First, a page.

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Daunted by the prospect of retiring?  Rethink how you navigate this significant shift:  a phased-in transition may be the answer.

Half in, Half out

Perhaps a better way for you
to
retire ...

My message in my book Retiremeant is that this time of your life is one where you get to make your unfulfilled dreams and goals a reality on your own terms and in your own time.  A big plus of having my book on shelves around the country is that new people from all over South Africa are sharing their stories with me. As a result of this, a significant theme has emerged in their accounts, and I think it is one worth sharing: there are many dynamics surrounding exiting work and numerous ways to do so.

At Chartered, we encourage clients to consider a phased-in retirement when it comes to leaving work: half in and half out. Today, leaving work doesn't have to be an either-or.  You can, instead, negotiate to retire at a more gradual rate, thereby winding down rather than exiting completely. 

It is important to know that, if you are working in a job and not enjoying it, go ahead and find a way to replace this with work that will give you more enjoyment ... but do it in a way that is not all-consuming.



Frazzled, not free!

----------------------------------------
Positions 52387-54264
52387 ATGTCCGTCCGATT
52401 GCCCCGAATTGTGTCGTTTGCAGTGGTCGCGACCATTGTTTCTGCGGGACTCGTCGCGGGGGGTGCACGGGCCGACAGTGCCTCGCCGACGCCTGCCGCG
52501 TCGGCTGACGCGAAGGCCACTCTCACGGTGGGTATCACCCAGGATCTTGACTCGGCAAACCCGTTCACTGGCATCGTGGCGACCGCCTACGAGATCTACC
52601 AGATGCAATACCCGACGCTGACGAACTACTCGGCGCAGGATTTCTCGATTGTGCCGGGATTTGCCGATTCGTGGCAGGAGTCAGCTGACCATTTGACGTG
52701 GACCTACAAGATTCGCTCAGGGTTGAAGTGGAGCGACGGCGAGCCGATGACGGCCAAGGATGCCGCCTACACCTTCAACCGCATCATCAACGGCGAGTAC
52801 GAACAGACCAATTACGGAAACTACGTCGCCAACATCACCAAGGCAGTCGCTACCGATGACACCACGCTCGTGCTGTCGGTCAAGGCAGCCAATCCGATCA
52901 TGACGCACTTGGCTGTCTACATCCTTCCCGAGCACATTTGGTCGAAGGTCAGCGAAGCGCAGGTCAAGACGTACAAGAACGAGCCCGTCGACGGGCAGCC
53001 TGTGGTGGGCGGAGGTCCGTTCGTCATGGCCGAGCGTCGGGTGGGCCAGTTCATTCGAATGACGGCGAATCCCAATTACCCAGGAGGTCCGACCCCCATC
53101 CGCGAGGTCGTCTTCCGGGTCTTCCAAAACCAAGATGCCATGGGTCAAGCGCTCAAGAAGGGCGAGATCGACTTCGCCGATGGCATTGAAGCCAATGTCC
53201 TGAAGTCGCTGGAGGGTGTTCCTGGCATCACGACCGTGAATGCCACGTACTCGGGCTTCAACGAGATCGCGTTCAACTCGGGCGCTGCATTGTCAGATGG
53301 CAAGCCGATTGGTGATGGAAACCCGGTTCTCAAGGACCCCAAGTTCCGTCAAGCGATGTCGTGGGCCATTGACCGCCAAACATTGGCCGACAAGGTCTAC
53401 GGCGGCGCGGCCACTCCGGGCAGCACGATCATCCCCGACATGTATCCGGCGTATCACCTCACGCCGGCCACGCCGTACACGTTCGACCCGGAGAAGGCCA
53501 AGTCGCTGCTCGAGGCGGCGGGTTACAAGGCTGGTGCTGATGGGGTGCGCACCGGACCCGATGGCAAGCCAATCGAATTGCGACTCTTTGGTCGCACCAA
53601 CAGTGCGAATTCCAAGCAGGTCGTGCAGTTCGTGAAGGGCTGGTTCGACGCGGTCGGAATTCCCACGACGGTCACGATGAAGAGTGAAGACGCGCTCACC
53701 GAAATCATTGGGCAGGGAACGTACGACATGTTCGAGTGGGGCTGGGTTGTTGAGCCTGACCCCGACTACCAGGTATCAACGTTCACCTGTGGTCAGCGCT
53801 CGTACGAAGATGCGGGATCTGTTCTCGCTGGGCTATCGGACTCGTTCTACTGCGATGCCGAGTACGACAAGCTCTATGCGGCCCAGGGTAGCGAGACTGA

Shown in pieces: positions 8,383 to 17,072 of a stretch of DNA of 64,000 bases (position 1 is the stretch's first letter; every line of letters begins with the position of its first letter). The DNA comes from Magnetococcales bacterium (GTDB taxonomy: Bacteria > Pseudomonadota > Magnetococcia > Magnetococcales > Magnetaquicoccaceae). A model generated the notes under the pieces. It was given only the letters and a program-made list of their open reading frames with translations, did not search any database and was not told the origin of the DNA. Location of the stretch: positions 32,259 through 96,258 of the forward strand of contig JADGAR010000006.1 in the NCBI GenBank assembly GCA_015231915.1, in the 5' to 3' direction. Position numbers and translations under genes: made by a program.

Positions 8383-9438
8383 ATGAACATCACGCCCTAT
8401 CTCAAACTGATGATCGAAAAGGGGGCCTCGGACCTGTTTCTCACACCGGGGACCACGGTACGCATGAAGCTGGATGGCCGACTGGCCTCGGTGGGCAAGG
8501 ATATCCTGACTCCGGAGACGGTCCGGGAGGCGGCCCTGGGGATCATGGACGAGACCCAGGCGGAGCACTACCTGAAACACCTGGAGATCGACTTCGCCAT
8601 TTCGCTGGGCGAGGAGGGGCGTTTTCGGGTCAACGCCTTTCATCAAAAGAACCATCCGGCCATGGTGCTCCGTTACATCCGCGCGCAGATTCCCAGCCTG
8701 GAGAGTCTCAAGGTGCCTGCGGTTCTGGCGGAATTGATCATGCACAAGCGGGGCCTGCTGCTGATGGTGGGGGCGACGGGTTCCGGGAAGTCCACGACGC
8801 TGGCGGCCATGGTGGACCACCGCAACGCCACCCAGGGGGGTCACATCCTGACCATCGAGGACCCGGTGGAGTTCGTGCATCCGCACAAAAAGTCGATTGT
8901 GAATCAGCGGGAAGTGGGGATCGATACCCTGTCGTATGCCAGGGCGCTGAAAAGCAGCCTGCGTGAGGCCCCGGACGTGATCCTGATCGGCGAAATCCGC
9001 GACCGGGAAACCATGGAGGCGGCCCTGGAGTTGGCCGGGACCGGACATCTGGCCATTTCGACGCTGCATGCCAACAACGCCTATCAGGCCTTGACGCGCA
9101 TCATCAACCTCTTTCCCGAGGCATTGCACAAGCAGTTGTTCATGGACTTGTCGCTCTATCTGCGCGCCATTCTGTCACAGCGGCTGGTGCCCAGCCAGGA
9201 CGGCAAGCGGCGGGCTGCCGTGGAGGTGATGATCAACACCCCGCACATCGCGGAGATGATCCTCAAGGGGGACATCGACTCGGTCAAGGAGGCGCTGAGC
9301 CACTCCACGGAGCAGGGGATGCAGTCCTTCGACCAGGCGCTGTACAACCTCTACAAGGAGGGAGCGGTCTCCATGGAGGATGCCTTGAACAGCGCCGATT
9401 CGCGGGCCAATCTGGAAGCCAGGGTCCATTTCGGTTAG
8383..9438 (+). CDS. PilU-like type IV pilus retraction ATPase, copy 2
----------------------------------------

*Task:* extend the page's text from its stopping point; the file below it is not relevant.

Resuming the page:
A potential client called me in a very burnt-out state.  "I just want to do nothing for a few years," he said.  "The work I once loved so much has squeezed all the enjoyment out of my existence,and I feel my life is frantic." He felt his only option was to retire. 

Following many hours of discussion, he decided to hire someone to share his workload, thereby freeing up his time. He needed to discover that others could bring their own skills - he is not the only person who must do everything. The plus is that he can give away tasks that make his job onerous.

I am happy to share that he had the right attitude.  Having implemented his plan, he now works fewer hours, loves his work again, and finds time to go away with his family. Another exciting development is that he revived his love of playing the violin, a talent dormant since his early twenties.